For generations, books like David Strauss’s The Life of Jesus Critically Examined and A.N. Wilson’s Jesus: A Biography have assaulted the Gospels and convinced the public they are legendary—fabrications engineered by the church. In the age of CSI and murder trials broadcast on TV, the world has ceded its mind to these claims. We have developed a cultural unwillingness to trust eyewitnesses without a hair, a hard drive, or a half-eaten ham sandwich to support them.
While it may be true that people lie (for whatever purpose) and that we don’t have the nails from Jesus’s cross, the Gospels provide their own defense. The truth is in the text.
Only a terrible writer would think that the narrative of Jesus’s death and resurrection would make good propaganda. If the aim of the early church’s leaders was to gain power, they wouldn’t have spread the story that the Messiah had been hung on a wooden cross—a form of execution reserved for terrible criminals “accursed of God” (Deuteronomy 21:23 NKJV), not the foretold king of scripture.
Likewise, no one would easily accept a savior whose followers “forsook Him and fled” at the moment of his capture (Mark 14:15). The man appointed to lead the early church, Simon Peter, is recorded as denying three times that he is a follower of Jesus (Luke 22:55-62), after which he recalls Jesus’s prediction of this betrayal (v. 34) and weeps with guilt. Why would the church devise a forgery that tarnishes its first leader? The earliest Gospel, Mark, was composed by a scribe loyal to Peter, under the direction of the apostle himself. Peter had no motive to carve a terrible lie about himself into the record; if anything, being a weaker man, he might have tried to conceal his failure. The only reason he would have insisted on that incident’s inclusion is if it was true.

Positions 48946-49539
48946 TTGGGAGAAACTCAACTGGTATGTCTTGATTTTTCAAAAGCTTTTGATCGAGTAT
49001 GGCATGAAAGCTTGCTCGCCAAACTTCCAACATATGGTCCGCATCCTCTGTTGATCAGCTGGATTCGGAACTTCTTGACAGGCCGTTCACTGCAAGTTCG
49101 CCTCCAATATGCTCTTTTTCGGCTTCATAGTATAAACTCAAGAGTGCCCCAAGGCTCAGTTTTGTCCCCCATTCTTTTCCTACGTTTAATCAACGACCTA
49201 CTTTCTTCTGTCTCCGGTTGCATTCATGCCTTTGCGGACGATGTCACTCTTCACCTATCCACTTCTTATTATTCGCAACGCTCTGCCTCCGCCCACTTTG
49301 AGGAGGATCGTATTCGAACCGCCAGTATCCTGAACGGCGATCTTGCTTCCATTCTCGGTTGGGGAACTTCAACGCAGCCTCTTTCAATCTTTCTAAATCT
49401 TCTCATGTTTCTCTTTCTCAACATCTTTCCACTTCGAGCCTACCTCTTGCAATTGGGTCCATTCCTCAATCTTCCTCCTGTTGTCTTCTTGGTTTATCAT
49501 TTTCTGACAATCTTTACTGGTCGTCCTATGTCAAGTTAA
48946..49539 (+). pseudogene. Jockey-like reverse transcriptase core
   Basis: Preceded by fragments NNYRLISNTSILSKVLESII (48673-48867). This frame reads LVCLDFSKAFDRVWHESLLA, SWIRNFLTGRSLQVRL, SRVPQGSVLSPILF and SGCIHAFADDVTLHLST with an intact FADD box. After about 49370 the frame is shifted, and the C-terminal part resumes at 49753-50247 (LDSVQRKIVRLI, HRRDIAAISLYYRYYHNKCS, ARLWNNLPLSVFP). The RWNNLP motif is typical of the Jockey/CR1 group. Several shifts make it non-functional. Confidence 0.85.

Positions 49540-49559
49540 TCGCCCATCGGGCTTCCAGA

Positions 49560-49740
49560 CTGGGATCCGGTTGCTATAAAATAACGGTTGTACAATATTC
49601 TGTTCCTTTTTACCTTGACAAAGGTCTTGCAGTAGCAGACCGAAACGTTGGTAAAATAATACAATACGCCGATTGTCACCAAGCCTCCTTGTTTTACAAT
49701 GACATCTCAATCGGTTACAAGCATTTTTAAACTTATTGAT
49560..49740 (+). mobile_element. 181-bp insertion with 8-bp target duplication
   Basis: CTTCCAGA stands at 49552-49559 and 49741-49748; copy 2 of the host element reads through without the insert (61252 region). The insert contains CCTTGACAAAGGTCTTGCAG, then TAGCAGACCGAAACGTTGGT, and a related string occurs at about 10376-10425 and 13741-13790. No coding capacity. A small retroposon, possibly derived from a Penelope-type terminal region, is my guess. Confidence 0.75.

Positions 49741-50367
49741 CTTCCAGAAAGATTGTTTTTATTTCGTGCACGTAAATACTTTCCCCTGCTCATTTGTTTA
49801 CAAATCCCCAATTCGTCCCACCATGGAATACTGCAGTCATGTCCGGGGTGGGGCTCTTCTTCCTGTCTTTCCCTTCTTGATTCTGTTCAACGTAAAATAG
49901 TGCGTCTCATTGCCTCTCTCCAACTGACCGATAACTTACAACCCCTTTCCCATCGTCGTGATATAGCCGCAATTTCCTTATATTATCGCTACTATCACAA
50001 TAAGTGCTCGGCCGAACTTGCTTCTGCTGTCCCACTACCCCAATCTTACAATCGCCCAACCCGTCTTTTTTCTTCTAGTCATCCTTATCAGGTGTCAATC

Jesus’s resurrection produced another conflict for the first Christians. There were two camps in the Jewish establishment in Jesus’s day: the conservative Sadducees, who believed “there is no resurrection” (Mark 12:18), and the Pharisees, a group that in the last two centuries had formed a tentative belief in a future resurrection. Until Jesus came, however, no religion admitted that a man could be raised from the dead in the present day. That’s why the disciples “did not understand what He was saying, and were afraid to ask Him” when Jesus taught them that he would be killed and rise the third day following (Mark 9:31-32). Beyond Judaism, the Romans who ruled the Jews in the first century found the idea of a resurrection offensive because they considered the material world evil and the body a prison. The first Christians’ radical new theology endangered their lives by offending every major authority of their day. Nobody hoping to preserve his life, much less gather followers, would write the story this way.
These facts have persuaded some of the Gospels’ former critics. A.N. Wilson, the biographer mentioned before, converted to Christianity after decades of atheism. He writes a wonderful essay here about the doubts that led him to faith. The power of the Gospel to enact such a change in the human heart is a great testimony. But perhaps the greatest witness to the Gospel is the lives of the apostles. Peter, according to tradition, was executed by the Emperor Nero. The apostle Thomas, famous for his doubt, was killed while preaching in India. Paul was imprisoned in Rome for two years and executed. John, author of Revelation, was exiled to the island of Patmos. None of them received wealth or glory for their missionary work; indeed, their commitment cost them. That kind of testimony is unanswerable—because nobody is willing to die for a lie. We can either ignore that challenge, as millions do, or we can yield to the truth.
On November 23, I joined a new family—the body of Christ. For two years, God had pressed me to seek membership in a church, and after settling into a congregation this summer, I felt compelled to fulfill the public witness of salvation that Jesus modeled at the beginning of His ministry (Mark 1:9-11 NKJV). But like a groom in the weeks leading up to his nervous moment of committal, I questioned exactly what the meaning of this ritual was. Can water save you?